Wednesday, November 19, 2008

Greatest Teacher

By C. LaRene Hall

In 2006, I visited the interesting English town, Glastonbury, which is located 125 miles west of London. It’s full of myth and legends, and has been a pilgrimage place for many years attracting travelers from all over the world. Some people believe that the greatest teacher of all time, Jesus Christ, with his uncle Joseph, once visited Glastonbury, and the Chalice Well, that is a timeless and sacred place. It’s full of legend, symbolism, and atmosphere, where history has no beginning. Christian mythology suggests this is where Joseph of Arimathea, placed the Holy Grail – the cup used by Christ at the Last Supper and later by Joseph to catch the blood of Jesus at the crucifixion.

I felt peace as I entered the garden, and walked up a cobblestone path under an archway of plants entwined around the gazebo. The well is a pure natural spring, rich in iron, that rises from deep in the ground. Its red water emerges for the first time directly from its source at the Lion’s Head, and flows down through the waterfalls and pools of the gardens to King Arthur’s Court. Some Christians say that this water represents the rusty iron nails used at the crucifixion. Others believe the water has healing power.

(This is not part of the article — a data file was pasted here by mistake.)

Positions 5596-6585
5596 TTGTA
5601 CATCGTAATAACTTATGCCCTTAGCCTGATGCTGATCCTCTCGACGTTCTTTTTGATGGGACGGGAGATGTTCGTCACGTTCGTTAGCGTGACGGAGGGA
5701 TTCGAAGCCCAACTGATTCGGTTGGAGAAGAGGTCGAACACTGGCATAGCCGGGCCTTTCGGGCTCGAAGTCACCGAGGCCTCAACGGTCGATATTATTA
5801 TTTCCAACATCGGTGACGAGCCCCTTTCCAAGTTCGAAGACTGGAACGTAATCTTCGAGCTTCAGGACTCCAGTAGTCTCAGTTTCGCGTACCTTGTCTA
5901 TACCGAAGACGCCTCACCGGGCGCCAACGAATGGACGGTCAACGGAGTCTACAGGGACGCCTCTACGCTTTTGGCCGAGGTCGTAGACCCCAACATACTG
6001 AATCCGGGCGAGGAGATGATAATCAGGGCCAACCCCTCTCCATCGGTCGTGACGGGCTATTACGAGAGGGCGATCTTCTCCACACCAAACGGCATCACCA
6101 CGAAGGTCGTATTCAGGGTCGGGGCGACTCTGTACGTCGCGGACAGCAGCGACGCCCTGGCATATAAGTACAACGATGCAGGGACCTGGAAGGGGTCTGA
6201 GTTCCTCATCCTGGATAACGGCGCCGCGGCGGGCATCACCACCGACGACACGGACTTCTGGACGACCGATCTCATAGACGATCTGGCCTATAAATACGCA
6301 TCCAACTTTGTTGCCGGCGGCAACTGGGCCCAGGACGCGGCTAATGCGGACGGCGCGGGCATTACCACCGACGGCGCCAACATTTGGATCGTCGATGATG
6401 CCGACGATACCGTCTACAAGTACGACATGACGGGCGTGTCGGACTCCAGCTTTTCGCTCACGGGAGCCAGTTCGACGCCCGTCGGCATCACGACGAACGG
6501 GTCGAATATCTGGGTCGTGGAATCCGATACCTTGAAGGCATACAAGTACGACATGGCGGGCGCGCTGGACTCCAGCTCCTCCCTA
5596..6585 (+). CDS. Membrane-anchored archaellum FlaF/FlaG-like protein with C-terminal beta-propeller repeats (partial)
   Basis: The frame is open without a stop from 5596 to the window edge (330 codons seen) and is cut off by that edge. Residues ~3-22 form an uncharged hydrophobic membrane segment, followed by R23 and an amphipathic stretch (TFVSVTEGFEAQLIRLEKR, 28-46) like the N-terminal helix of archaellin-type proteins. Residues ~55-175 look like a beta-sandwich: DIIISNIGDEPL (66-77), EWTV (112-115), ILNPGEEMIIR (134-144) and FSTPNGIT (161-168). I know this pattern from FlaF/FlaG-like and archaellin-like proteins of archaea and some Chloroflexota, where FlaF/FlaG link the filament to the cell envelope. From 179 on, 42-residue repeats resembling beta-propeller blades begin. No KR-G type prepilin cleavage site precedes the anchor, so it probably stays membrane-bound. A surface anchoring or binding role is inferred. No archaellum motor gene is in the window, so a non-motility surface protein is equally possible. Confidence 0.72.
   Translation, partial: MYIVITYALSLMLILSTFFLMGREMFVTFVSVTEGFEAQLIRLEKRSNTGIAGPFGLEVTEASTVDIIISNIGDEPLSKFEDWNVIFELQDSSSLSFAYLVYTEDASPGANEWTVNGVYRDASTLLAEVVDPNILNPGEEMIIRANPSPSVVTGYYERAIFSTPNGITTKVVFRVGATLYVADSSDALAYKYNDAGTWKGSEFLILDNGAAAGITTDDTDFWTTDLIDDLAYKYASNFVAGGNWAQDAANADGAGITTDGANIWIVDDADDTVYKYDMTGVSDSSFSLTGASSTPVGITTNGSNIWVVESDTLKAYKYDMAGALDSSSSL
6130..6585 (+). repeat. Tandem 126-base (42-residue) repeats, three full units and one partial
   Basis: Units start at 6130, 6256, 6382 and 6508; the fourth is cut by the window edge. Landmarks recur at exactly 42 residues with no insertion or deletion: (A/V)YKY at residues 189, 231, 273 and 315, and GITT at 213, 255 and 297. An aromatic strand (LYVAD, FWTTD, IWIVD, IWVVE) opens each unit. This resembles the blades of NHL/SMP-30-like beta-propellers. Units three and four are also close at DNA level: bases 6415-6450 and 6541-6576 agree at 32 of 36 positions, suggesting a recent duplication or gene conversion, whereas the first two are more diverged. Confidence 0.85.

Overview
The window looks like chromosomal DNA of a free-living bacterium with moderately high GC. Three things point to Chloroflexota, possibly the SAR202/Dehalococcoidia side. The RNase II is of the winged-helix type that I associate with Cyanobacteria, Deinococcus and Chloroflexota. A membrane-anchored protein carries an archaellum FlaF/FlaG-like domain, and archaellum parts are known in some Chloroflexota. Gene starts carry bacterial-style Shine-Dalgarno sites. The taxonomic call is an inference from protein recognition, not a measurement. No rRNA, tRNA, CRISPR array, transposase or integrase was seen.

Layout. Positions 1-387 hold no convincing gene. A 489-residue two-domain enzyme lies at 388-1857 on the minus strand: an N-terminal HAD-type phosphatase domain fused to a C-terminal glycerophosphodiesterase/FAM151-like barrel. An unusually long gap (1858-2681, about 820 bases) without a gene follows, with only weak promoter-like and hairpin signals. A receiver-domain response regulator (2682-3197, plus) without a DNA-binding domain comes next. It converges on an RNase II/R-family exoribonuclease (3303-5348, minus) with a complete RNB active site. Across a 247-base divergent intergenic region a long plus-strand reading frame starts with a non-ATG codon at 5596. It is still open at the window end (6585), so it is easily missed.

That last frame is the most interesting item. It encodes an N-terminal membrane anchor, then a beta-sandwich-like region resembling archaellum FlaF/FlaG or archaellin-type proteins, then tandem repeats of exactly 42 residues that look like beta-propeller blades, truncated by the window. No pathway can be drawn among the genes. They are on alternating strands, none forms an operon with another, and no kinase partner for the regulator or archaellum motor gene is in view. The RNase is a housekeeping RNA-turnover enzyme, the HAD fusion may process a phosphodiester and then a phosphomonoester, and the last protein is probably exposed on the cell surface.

Throughout the garden are many wonderful old yew trees, standing as ancient sentinels. Usually they plant these trees in churchyards, but sometimes their presence provides the reason for the location of a church. In ancient tradition, the yew is a symbol of longevity and rebirth. There are several Holy Thorn trees in the garden, one is located above the Lion’s head, and a larger one is beside the Vesica Piscis pool. This famous tree descends from the original tree that sprouted from Joseph of Arimathea’s staff when he came to Glastonbury.

As you can guess, I didn’t want to leave because I felt total peace. I had left a hot almost unbearable street to come into this beautiful garden, and I hated the thought of leaving it behind. Now I know why many authors visit Glastonbury and this very garden to relax and write. I doubt I’ll ever get back there again, but I’m grateful for the memory, and wish I could return.

This ends my travel stories to places that many writers lived or visited frequently. However, I’m still telling other adventures I’ve taken on my personal blog at

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